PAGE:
Incubator funds: Confusion reigns
The People's House: Where the people are confused about incubator funding
A war of words has broken out between the government and opposition over planned changes to the Incubator Support initiative, as confusion reigns over the program’s future.
A small line in this year’s budget indicated the government would be “refocusing” the $23 million program, which offers grants of up to $500,000 to new and existing incubators and of up to $25,000 to support ‘experts-in-residence’.
“The Incubator Support initiative is being refocused to better reflect the importance the Australian government places on regional development. The changes will support regional startups by improving the capabilities of regional incubators and accelerators and will build on the current program,” an Industry department spokesperson told InnovationAus.com.
But the Opposition has accused the government of preparing to do a “cut and run” and to strip the program of funding.
“During the program pause the Opposition believes the Turnbull Government will be thinking of ways to deliver a future funding cut, robbing regional Australia,” Labor’s digital economy spokesman Ed Husic said in a statement.
“In a few short paragraphs on page 130 of Budget Paper No. 2 they’ve crept away from supporting incubators by cutting the program under the guise of ‘refocusing’ it,” he said. "This cut means it’s far from an exciting time to be a university or business that wants to innovate in regional Australia – they’ve been left out by this government.
“Australia’s innovation community, particularly in regional areas, deserves consistent policy and support from the Turnbull Government, not a stealthy attempt to cut and run.”
But the government has hit back, saying that the program will retain its $23 million in funding.
“Contrary to recent claims, the Incubator Support initiative remains a $23 million commitment and there have been no changes to the program’s total budget,” an industry department spokesman said.
“In addition to being still available in capital cities and metropolitan areas, the incubator support initiative is being refocused to ensure it reflects the importance the Australian government places on regional development.”
The incubator program was first announced in the government’s Innovation Statement in December 2015, with $8 million funding. It received a further $15 million in the lead-up to last year’s election.
But in the year since, the program has only dished out about $590,000 in funding. It gave a grant of $500,000 to the Darwin Innovation Hub earlier this year, along with smaller grants of less than $30,000 to four existing incubators to support an ‘expert in residence’.
Mr Husic said this is an indication the program has been poorly advertised to the startup community.
“Because of non-existent promotion of the incubator program by the Turnbull Government the funding take-up has been woeful – with only one regional innovation hub supported in Darwin,” he said.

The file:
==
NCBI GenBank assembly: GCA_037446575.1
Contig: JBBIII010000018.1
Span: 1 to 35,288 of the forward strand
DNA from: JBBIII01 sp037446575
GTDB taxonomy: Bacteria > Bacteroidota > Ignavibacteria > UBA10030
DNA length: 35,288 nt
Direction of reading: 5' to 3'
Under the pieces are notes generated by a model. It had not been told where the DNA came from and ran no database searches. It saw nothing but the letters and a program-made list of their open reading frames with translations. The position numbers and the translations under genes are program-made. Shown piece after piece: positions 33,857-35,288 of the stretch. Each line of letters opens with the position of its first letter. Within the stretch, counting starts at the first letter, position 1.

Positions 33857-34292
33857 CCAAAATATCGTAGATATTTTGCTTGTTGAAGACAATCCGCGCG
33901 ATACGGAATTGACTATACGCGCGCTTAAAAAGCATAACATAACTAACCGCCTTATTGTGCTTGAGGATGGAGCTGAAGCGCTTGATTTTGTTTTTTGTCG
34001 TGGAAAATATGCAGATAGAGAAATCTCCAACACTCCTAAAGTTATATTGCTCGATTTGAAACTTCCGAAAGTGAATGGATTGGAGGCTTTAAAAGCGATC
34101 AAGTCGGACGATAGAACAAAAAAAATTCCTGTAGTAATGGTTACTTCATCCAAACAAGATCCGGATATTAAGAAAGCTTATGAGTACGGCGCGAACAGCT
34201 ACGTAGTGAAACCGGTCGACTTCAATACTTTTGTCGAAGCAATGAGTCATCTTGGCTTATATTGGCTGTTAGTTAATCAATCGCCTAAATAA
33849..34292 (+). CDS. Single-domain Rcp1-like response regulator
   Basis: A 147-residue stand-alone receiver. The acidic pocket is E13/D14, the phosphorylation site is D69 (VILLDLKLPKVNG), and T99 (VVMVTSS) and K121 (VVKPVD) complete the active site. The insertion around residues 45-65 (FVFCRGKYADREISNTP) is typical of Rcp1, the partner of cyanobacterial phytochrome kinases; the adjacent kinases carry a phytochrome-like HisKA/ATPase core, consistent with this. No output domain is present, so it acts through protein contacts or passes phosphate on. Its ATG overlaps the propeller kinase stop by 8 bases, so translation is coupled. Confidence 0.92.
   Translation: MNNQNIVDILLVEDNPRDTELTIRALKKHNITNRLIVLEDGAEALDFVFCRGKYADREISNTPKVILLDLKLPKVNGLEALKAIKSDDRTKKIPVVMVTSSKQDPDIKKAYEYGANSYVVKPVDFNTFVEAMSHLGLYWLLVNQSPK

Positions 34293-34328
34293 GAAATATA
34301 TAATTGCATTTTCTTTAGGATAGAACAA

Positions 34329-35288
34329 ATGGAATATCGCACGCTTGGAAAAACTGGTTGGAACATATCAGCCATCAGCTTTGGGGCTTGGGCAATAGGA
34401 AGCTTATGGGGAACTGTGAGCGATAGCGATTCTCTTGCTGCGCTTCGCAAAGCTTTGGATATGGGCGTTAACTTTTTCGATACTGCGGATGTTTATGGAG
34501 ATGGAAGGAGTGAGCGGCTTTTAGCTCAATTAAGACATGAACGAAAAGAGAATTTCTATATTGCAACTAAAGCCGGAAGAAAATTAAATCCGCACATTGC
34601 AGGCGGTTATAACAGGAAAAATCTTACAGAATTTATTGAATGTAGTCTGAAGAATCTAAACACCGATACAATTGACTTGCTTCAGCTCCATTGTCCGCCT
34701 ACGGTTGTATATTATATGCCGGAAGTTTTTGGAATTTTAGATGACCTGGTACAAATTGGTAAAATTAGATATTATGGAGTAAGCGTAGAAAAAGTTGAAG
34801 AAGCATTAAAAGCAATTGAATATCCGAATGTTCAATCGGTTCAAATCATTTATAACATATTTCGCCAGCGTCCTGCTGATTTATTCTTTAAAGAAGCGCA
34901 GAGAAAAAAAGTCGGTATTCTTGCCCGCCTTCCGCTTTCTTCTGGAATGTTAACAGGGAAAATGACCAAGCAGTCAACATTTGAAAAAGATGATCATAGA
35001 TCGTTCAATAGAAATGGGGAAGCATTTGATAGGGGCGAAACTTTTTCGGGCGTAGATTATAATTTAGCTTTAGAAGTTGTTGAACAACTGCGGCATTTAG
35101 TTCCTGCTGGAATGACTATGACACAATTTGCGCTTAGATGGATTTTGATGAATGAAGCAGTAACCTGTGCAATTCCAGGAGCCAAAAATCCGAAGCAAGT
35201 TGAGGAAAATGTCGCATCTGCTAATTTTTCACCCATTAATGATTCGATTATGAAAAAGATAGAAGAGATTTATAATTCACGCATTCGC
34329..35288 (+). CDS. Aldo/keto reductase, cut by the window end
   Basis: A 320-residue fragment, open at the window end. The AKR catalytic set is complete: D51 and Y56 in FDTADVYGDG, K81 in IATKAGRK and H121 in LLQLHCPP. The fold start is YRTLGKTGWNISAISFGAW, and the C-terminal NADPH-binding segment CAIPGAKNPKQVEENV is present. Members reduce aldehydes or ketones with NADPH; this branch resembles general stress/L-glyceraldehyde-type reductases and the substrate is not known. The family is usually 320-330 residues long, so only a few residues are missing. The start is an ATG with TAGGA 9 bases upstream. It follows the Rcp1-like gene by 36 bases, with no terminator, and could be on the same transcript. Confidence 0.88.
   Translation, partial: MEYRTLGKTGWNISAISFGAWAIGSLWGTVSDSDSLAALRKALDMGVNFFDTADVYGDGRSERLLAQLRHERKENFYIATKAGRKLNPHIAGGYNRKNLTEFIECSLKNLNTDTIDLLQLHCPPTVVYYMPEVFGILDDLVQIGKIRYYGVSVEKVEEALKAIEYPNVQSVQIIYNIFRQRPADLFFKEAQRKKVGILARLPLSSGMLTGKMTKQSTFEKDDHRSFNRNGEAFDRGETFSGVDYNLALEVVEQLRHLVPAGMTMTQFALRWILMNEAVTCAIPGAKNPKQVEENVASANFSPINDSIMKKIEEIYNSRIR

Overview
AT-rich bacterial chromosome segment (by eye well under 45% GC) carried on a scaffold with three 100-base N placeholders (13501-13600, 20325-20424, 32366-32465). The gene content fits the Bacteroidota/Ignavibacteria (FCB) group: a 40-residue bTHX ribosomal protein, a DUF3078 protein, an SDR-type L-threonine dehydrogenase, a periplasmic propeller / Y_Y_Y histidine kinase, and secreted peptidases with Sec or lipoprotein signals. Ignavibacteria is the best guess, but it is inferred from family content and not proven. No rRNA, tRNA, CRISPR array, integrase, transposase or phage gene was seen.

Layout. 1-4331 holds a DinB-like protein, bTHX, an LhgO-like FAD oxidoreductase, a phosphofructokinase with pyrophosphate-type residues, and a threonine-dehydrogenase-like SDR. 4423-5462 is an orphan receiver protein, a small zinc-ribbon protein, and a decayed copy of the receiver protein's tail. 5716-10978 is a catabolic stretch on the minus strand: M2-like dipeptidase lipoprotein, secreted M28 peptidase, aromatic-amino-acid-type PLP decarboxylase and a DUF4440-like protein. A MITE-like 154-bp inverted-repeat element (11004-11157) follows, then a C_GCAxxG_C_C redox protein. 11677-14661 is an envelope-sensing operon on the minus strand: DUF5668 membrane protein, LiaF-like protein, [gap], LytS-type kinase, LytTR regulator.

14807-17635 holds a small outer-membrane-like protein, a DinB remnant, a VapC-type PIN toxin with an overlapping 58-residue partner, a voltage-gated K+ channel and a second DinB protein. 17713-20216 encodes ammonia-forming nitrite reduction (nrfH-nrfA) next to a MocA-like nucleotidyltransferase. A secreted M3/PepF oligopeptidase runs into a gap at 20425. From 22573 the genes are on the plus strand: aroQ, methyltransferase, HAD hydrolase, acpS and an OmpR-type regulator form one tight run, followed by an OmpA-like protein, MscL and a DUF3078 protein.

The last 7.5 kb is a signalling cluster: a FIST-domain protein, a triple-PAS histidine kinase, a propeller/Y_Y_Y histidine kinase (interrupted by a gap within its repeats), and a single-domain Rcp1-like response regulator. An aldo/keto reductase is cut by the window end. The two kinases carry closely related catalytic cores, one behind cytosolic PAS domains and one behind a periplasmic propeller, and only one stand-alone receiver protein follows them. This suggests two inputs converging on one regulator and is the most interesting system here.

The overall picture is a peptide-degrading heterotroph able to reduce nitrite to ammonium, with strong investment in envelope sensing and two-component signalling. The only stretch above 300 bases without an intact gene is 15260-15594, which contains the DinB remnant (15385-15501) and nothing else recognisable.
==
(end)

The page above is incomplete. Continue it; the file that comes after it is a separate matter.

But according to the government, interest in the program has been “strong” since applications opened in September last year, and it would remain open for applications before the changes are implemented.
“Incubator Support is a competitive program and applications for new and existing incubators are continually assessed by a committee of Innovation and Science Australia. There is strong interest in the initiative including a number of grant applications currently under consideration,” the spokesperson said.
Regardless, there is confusion in the startup community over what the changes actually entail, given that regional incubators were always eligible to apply. According to the government, the changes are to be revealed later this year.
“The changes are still being designed and will provide greater support to regional startups by improving the capabilities of regional incubators and accelerators and build on the current initiative,” a spokesperson said.
Industry Minister Arthur Sinodinos has defended the changes, and refuted the claims made by the opposition in a statement titled ‘The facts on regional incubators’.
“The 2017 budget announcement will provide an additional focus to ensure it reflects the importance the Australian government places on regional development,” Mr Sinodinos said.
“The changes provide greater support to regional startups by improving the capabilities of regional incubators and accelerators and build on the current initiative,” he said.
StartupAUS CEO Alex McCauley said making changes to the existing program so early into its life is “perplexing”.
“To not be able to find that money in the rest of the budget, to have to reallocate that from an existing program that is by all accounts working well, seems perplexing. It seems odd that this money has to be taken out of a successful program,” Mr McCauley told InnovationAus.com.
“It’s a shame that the funding has to come from funding that’s already been allocated for other incubator support measures given this is supposed to be one of the central pillars of the government’s agenda.”